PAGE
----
The muscles of your pelvic floor hold your bladder, uterus and rectum (the hole you poop through). Over time or due to vaginal delivery, this upside-down umbrella can weaken.

If the muscles of your pelvic floor are weak, they may receive too much pressure when you sneeze, cough or lift something heavy. This can cause the organs to slip out of place.

Vaginitis

Vaginitis occurs when an infection in the vulva upsets the balance of bacteria and yeast that normally live there. This imbalance can be caused by a bacterial infection, a fungal infection or even contact dermatitis. These infections can lead to itching and discharge, which is usually a thin, milky white or gray liquid. They can also have a fishy or foul-smelling odor. Other symptoms include pain when you pee, burning during intercourse and a painful vulva or vulva lining that is sensitive to touch.

Bacterial vaginosis is the most common cause of vaginitis, and it occurs when healthy bacteria are replaced by unhealthy ones. This is a sexually transmitted infection and can spread from person to person through unprotected sex. Yeast infections are the second most common type of vaginitis. They are caused by a fungus called candida and can occur in both women and men.

Vaginitis can also be caused by an allergic reaction to products that come into contact with the vulva. These products may include perfumed soaps, feminine hygiene sprays, douches and spermicidal agents. The skin in the vulva can also become sensitive due to changes in hormones during pregnancy, breastfeeding or menopause.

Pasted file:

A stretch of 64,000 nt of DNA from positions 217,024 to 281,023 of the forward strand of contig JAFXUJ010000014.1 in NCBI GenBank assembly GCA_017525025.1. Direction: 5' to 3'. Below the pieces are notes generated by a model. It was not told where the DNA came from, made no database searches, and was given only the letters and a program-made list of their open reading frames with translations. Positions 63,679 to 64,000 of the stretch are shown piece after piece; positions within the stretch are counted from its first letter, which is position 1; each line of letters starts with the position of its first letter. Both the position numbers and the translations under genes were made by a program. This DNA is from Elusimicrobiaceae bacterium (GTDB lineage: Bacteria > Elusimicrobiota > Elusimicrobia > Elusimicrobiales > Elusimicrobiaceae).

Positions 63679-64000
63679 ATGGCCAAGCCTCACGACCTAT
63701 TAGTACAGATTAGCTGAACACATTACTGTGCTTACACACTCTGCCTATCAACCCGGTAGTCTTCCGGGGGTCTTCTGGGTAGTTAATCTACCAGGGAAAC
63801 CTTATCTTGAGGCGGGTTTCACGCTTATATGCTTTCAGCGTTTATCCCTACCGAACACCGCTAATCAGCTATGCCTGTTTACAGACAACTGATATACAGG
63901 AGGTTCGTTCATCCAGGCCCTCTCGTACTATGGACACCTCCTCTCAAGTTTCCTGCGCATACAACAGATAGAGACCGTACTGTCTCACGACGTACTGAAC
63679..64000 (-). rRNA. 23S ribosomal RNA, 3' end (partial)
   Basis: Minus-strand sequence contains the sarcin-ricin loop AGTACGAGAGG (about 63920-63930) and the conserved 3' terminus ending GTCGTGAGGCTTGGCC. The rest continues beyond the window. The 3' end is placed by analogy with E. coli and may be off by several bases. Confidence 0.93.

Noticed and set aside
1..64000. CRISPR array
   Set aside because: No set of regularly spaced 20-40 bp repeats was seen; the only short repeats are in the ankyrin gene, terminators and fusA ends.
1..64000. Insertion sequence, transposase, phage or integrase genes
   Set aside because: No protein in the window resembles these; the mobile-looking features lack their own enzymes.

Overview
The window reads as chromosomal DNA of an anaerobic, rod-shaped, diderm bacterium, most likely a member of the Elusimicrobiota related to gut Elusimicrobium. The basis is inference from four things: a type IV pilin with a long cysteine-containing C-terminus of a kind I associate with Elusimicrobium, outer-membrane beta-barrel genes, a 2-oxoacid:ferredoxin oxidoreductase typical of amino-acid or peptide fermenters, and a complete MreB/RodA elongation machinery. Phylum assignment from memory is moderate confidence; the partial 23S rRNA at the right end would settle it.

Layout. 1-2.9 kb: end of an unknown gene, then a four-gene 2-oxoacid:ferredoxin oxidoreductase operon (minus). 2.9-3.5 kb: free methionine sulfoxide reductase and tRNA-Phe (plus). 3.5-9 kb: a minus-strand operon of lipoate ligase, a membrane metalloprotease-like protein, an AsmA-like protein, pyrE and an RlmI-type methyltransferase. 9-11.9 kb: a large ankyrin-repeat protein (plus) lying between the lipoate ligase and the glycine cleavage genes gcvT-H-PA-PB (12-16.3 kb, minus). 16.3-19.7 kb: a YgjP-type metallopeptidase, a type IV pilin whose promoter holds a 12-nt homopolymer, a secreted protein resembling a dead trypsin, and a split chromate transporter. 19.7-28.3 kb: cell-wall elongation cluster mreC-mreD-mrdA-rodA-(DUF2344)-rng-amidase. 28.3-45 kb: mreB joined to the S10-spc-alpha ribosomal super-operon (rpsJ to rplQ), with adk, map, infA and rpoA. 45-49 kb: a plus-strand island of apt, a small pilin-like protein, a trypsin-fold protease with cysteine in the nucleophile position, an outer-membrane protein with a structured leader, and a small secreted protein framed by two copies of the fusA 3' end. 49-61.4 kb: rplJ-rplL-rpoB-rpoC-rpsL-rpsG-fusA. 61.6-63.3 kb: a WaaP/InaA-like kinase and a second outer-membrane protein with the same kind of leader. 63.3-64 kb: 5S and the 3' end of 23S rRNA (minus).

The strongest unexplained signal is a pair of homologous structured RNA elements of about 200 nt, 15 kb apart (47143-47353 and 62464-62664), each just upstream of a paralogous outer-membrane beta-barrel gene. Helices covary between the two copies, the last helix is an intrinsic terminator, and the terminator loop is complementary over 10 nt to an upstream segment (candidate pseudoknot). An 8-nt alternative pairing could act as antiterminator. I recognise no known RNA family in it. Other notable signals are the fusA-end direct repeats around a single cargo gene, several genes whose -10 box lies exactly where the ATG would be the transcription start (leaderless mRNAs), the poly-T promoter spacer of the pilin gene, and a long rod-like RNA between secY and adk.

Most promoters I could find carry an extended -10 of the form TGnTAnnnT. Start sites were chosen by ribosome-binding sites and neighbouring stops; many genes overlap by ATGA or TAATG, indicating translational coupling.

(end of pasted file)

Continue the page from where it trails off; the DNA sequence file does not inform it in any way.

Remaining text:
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Bacterial vaginosis

Bacterial vaginosis happens when the levels of bacteria in your vagina go out of balance. The normal bacterial population, known as the vaginal flora, contains good bacteria (lactobacilli) that make the vagina slightly acidic and prevent harmful bacteria from growing in the area. BV occurs when the number of lactobacilli decreases and “bad” bacteria (anaerobes) grow more quickly, which disrupts the balance of the flora. BV can be caused by many things, including using tampons instead of menstrual pads, doing douching or having unprotected sex. It also can occur after childbirth or gynecological surgery.

Women with BV may have itching in the vagina and unusual discharge with a fishy smell. The discharge is often white or gray and thin. It is important to follow your healthcare provider’s instructions for taking antibiotics to cure BV, as stopping them early because your symptoms have gone away can increase your risk of getting the infection again.

BV doesn’t spread from person to person and isn’t an STD or STI, but it can be associated with pelvic inflammatory disease (PID), which causes an infection of the uterus, fallopian tubes and ovaries that impairs fertility. It can also increase your risk of a pregnancy loss or early delivery.

Genital herpes

Genital herpes is a virus that causes painful ulcers in the vulva and anal area. It is more common in women than men and can cause outbreaks. The sores look like cold sores or blisters and scab over over time. The virus can also cause a rash and flu-like symptoms. It can be spread by vaginal, oral or anal sex. It can also spread through a break in the skin in the vulva or penis. It can be spread even if the person doesn’t have any sores or a rash.